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Travelling home for Christmas?

With conflicting government info, job anxiety and the ever-present fears about spreading Covid-19, it’s understandable if you feel like this Christmas break is going to be a bit grim.

But all we can do is make the best of it. Knowledge is power, and we want you to have all the info so that you can make an informed choice and (hopefully) make this period suck less.


What the heck is the student travel window, anyway?

The government’s decision to impose a student travel window (between 3rd and 9th December) for students to travel home to their families has plenty of major repercussions for you. 

You don’t have to return home during the window, but if you leave it any later you put yourself at risk of having to spend 14 days in isolation should you come into contact with anyone who tests positive after that date. This could mean you have to stay at uni over Christmas. 

To find out more about the student travel window, head to


Why is the travel window a bit (read: a lot) problematic for students?

Christmas is peak time if you work a retail or other customer service role. But with shops and restaurants opening again in early December when the lockdown is over, many companies don’t want to grant their student employees an entire month off. You might feel as though the travel window means you’re being forced to choose between spending Christmas at home with your family and keeping your job.

And although we’re oversaturated with cutesy images of family bonding time during the Christmas period, we know real life isn’t always like that. If the thought of spending a month at home with your family makes you worried for your mental health, you’re not alone.


Important takeaways for you as a student

Your physical and mental wellbeing, as well as those of your loved ones, is top priority.

If you’re planning to go home, protect yourself and your family members from Covid. The College are offering asymptomatic tests on Goldsmiths campus for students preparing to go home, so get yourself to campus and get checked out. If you’re an asymptomatic carrier, the last thing you want is to take the virus back to your family.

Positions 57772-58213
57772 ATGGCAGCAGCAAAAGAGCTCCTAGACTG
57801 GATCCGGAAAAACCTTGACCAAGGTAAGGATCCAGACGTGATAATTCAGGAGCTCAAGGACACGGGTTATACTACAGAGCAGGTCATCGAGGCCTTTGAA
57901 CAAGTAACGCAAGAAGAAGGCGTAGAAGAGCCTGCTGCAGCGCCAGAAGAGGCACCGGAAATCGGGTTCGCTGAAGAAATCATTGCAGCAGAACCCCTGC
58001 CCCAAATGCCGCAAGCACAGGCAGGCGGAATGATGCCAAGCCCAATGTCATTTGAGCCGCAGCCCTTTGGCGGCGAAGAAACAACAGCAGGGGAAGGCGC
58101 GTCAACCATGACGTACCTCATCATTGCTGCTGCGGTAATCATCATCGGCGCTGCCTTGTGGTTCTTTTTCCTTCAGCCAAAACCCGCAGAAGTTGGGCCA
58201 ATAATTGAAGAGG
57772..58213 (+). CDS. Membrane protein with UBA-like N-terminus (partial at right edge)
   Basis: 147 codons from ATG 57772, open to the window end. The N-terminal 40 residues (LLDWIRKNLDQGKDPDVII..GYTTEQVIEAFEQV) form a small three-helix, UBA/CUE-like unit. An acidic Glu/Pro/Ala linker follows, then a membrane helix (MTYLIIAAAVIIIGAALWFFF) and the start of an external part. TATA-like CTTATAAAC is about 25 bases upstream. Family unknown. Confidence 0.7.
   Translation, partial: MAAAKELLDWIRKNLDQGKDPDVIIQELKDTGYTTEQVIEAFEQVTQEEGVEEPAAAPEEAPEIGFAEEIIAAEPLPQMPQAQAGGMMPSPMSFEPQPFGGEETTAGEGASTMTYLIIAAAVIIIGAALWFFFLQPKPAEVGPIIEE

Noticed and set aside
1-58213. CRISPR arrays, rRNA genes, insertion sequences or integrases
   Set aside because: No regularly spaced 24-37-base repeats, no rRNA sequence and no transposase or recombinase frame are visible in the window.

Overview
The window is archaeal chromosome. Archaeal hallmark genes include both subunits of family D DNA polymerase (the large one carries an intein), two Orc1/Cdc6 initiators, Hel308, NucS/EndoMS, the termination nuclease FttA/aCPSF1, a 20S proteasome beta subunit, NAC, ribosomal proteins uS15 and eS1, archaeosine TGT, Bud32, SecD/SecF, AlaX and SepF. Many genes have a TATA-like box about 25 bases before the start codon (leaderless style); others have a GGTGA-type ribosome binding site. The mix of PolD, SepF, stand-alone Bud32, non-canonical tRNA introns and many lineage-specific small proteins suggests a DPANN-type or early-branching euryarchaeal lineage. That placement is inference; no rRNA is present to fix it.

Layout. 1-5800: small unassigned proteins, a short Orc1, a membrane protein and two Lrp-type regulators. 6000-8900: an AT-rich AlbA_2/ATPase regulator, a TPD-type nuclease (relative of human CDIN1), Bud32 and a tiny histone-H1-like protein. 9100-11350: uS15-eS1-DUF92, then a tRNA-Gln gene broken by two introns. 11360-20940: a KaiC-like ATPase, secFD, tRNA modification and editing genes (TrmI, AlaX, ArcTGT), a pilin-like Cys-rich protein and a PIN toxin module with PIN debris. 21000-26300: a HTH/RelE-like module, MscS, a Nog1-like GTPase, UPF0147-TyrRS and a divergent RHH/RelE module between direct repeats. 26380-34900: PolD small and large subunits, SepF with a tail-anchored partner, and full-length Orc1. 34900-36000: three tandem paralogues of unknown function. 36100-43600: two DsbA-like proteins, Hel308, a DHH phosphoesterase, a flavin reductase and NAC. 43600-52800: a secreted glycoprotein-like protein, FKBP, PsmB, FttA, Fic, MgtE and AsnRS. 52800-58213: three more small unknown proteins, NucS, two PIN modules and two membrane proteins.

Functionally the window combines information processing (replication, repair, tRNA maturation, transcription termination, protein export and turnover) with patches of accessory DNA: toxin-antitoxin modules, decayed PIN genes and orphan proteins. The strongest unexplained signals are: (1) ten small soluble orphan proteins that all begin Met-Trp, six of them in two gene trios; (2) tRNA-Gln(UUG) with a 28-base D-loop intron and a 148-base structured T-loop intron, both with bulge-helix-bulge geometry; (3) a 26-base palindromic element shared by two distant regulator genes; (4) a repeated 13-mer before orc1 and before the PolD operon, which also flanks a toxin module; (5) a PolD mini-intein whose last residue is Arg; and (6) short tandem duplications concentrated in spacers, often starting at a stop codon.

If you’ve booked train or plane tickets that aren’t during the travel window and need to change them, the Travel Assistance Fund that has been set up by the College could help cover the cost. If you can’t get financial assistance, and your transport falls just outside the window, get tested and then self-isolate until your journey to make sure that you’re not infectious.

If you think it’s too risky to go home at all, or can’t leave London because you need to keep your job, make sure you stay in touch with your friends and family during the Christmas period and try to stay upbeat. This is the New Normal, and plenty of people will be doing the same.

If you’re feeling depressed or unhappy, you can contact the Student Wellbeing Service up until the start of the holidays. During the Christmas period itself, this will be closed, so your best bet is to get in touch with your Campus Support Officers – they’re available round the clock.

 Mind and the Mental Health Foundation also have good resources on how to stay positive and deal with the stresses of the Christmas period. For a longer list of mental health resources, here’s our wellbeing and support blog.

Stay positive and remember: it’s only one year!